***"What does this mean in specific terms. It means that we must affirm the need for preparedness as there will necessarily be times when families and neighborhoods will need to support themselves. But preparedness is not particularly a Y2K issue. Rather it is part of an overall failure to grasp the reality that the challenge in any culture is to deal with failures as they occur rather than to believe that all failures can be avoided. It is part of the needed shift to recognizing that mistakes are part of life and are learning potentials but only if they are admitted rather than denied."***

Thanks Hal,...Good to see you still alive and kicking! I find the above paragraph of some interest. Among many people of my acquaintance the unwillingness to accept that problems such as, Y2K, could necessitate a need to prepare for self-sufficiency, their neon-studded unconsciousness, abounds and troubles me greatly. I knock the side of my head with the heel of my hand, thinking, "where are their brains? Have they no understand of the history of human beings on the planet? The vagaries of human existence?" The unconsciousness, zombieness, moreover, the longing for unconsciousness, is to me the glaring problem. And when all the changes roll over The Insistent Unconscious like gale-force winds, that will be when we'll see catastrophe unparalleled in history. Grab your helmets, friends, and strap in!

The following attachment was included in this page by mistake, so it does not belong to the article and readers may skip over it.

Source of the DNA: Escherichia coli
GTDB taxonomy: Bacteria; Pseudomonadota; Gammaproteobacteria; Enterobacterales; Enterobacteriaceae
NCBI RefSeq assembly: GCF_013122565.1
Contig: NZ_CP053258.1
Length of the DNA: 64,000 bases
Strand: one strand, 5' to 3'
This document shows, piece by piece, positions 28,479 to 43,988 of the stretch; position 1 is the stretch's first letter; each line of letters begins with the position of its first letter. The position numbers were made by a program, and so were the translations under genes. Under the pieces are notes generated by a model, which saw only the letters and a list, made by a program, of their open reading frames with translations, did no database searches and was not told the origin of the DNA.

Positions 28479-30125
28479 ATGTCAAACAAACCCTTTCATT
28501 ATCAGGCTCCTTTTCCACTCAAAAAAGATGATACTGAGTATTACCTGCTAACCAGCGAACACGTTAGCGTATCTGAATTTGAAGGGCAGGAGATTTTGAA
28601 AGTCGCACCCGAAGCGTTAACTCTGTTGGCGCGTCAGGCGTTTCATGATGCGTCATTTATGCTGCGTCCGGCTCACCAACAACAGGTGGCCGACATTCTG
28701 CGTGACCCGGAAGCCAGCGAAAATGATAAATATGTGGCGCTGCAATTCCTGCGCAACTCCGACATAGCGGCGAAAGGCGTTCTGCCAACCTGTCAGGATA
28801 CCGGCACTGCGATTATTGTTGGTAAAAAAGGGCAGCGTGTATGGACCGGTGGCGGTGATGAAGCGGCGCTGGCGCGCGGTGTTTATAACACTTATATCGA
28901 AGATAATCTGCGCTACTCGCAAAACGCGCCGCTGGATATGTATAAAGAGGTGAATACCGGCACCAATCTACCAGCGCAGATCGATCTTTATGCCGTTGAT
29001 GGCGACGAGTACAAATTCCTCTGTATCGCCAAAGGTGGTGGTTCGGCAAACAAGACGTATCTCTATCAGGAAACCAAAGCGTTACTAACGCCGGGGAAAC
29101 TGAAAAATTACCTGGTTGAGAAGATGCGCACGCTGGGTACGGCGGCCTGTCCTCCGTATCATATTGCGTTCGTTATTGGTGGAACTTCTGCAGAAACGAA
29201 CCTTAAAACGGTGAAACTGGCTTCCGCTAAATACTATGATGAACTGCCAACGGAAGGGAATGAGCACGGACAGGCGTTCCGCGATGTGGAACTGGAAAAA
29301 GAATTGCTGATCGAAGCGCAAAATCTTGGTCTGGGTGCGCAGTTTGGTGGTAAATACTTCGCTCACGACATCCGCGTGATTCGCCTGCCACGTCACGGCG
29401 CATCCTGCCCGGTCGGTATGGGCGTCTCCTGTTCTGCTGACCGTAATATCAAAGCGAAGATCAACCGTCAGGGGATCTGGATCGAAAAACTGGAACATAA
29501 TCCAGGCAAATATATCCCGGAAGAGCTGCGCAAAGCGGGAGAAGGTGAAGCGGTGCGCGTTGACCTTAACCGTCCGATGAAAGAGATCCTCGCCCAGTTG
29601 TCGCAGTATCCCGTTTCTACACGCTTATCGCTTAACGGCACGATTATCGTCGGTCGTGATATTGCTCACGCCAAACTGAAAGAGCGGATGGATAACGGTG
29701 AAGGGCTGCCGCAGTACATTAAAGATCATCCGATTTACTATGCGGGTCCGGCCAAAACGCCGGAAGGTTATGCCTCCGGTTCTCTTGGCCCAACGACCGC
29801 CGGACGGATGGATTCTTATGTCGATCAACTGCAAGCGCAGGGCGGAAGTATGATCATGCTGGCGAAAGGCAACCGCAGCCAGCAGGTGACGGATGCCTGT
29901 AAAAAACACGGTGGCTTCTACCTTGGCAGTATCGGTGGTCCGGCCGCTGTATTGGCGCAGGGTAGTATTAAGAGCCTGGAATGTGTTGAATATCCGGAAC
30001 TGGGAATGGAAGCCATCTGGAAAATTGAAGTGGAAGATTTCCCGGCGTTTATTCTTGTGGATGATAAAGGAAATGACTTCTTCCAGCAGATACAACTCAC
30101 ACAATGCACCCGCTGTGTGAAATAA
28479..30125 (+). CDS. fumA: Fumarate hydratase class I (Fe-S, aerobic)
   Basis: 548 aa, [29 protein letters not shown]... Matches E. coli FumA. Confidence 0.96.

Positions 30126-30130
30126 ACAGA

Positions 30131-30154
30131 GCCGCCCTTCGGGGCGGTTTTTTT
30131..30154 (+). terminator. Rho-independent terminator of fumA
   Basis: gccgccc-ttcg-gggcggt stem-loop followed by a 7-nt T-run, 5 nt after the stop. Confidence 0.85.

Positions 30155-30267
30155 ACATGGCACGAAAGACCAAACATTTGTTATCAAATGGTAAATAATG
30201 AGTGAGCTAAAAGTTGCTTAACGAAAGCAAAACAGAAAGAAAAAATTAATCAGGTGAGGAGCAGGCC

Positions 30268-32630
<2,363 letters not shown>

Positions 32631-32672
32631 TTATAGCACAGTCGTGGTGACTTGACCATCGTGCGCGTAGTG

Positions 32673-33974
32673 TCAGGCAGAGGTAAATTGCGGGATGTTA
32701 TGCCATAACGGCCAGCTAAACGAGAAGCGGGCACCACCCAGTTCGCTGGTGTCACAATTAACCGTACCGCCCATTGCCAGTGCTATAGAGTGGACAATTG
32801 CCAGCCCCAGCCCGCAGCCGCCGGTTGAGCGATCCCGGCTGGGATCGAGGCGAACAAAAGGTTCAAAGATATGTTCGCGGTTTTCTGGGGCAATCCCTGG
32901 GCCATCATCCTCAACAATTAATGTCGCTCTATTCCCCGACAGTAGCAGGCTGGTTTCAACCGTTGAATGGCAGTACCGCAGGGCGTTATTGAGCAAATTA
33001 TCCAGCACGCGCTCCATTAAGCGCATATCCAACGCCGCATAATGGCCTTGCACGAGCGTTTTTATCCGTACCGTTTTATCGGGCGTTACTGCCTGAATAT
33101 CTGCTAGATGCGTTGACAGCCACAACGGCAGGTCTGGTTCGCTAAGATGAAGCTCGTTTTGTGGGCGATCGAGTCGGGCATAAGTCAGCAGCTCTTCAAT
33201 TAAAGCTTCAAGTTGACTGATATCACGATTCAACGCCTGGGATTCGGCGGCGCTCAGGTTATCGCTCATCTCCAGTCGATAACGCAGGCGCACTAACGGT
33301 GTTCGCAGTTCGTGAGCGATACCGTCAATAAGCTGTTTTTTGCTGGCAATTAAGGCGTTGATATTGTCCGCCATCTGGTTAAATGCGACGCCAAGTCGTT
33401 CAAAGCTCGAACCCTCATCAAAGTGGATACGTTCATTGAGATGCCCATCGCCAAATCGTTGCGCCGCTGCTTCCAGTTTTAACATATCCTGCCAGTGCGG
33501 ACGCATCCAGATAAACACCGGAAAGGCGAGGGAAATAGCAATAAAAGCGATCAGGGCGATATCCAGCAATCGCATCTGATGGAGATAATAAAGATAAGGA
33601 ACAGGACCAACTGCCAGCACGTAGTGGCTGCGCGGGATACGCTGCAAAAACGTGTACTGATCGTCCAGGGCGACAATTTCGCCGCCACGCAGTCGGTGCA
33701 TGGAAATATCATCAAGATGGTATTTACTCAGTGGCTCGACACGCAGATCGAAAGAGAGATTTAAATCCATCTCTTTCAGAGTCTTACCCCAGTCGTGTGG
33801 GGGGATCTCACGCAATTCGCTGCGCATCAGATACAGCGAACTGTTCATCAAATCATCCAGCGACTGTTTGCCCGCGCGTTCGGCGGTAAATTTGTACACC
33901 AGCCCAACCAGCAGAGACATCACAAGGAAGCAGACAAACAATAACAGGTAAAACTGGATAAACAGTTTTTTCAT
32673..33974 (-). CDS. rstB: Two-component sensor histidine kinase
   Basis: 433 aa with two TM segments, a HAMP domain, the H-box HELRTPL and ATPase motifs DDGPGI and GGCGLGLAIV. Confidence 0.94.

(Aside to Chuck,...mouth agape here at the ridiculous news on violent sons coming from smoking mothers! Logical fallacy masquerading as valid research...and do we know what The Unconscious do when someone spins "valid research" at their sleepy little heads? You bet we do...!)

Got No Doz?

-- Donna Barthuley (, March 16, 1999.